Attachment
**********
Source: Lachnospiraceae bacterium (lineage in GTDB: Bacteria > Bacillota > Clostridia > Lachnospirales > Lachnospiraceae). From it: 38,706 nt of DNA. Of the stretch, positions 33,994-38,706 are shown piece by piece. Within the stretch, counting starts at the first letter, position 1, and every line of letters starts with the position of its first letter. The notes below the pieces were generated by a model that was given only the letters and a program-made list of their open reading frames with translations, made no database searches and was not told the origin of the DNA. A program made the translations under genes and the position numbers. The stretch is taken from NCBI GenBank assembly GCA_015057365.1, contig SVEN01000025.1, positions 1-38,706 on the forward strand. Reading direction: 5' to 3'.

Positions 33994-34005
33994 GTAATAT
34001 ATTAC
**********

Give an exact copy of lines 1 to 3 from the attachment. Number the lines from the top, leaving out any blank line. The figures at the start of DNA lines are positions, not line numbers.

Source: Lachnospiraceae bacterium (lineage in GTDB: Bacteria > Bacillota > Clostridia > Lachnospirales > Lachnospiraceae). From it: 38,706 nt of DNA. Of the stretch, positions 33,994-38,706 are shown piece by piece. Within the stretch, counting starts at the first letter, position 1, and every line of letters starts with the position of its first letter. The notes below the pieces were generated by a model that was given only the letters and a program-made list of their open reading frames with translations, made no database searches and was not told the origin of the DNA. A program made the translations under genes and the position numbers. The stretch is taken from NCBI GenBank assembly GCA_015057365.1, contig SVEN01000025.1, positions 1-38,706 on the forward strand. Reading direction: 5' to 3'.

Positions 33994-34005
33994 GTAATAT